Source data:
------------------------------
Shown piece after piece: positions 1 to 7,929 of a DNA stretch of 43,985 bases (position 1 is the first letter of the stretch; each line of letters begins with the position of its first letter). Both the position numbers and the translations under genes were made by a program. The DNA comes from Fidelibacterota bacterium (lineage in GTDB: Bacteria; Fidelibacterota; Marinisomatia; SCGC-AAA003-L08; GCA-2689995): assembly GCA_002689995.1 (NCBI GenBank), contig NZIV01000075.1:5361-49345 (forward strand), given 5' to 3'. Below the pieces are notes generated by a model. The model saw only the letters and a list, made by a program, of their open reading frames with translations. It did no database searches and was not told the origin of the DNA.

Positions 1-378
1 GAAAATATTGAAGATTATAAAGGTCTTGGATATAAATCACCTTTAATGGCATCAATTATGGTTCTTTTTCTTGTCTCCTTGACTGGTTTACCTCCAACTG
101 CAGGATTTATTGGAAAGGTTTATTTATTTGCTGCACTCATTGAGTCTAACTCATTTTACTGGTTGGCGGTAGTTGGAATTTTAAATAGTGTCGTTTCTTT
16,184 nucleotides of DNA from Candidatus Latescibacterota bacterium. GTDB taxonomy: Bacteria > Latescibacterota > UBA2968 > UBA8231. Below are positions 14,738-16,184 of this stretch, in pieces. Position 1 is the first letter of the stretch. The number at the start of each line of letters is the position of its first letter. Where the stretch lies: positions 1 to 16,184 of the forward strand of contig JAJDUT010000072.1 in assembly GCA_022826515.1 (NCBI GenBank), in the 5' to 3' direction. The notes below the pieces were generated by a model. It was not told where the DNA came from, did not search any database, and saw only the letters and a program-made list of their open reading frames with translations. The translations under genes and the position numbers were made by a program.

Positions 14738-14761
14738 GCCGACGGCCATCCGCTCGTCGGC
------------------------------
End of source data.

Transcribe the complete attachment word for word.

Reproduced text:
Shown piece after piece: positions 1 to 7,929 of a DNA stretch of 43,985 bases (position 1 is the first letter of the stretch; each line of letters begins with the position of its first letter). Both the position numbers and the translations under genes were made by a program. The DNA comes from Fidelibacterota bacterium (lineage in GTDB: Bacteria; Fidelibacterota; Marinisomatia; SCGC-AAA003-L08; GCA-2689995): assembly GCA_002689995.1 (NCBI GenBank), contig NZIV01000075.1:5361-49345 (forward strand), given 5' to 3'. Below the pieces are notes generated by a model. The model saw only the letters and a list, made by a program, of their open reading frames with translations. It did no database searches and was not told the origin of the DNA.

Positions 1-378
1 GAAAATATTGAAGATTATAAAGGTCTTGGATATAAATCACCTTTAATGGCATCAATTATGGTTCTTTTTCTTGTCTCCTTGACTGGTTTACCTCCAACTG
101 CAGGATTTATTGGAAAGGTTTATTTATTTGCTGCACTCATTGAGTCTAACTCATTTTACTGGTTGGCGGTAGTTGGAATTTTAAATAGTGTCGTTTCTTT
16,184 nucleotides of DNA from Candidatus Latescibacterota bacterium. GTDB taxonomy: Bacteria > Latescibacterota > UBA2968 > UBA8231. Below are positions 14,738-16,184 of this stretch, in pieces. Position 1 is the first letter of the stretch. The number at the start of each line of letters is the position of its first letter. Where the stretch lies: positions 1 to 16,184 of the forward strand of contig JAJDUT010000072.1 in assembly GCA_022826515.1 (NCBI GenBank), in the 5' to 3' direction. The notes below the pieces were generated by a model. It was not told where the DNA came from, did not search any database, and saw only the letters and a program-made list of their open reading frames with translations. The translations under genes and the position numbers were made by a program.

Positions 14738-14761
14738 GCCGACGGCCATCCGCTCGTCGGC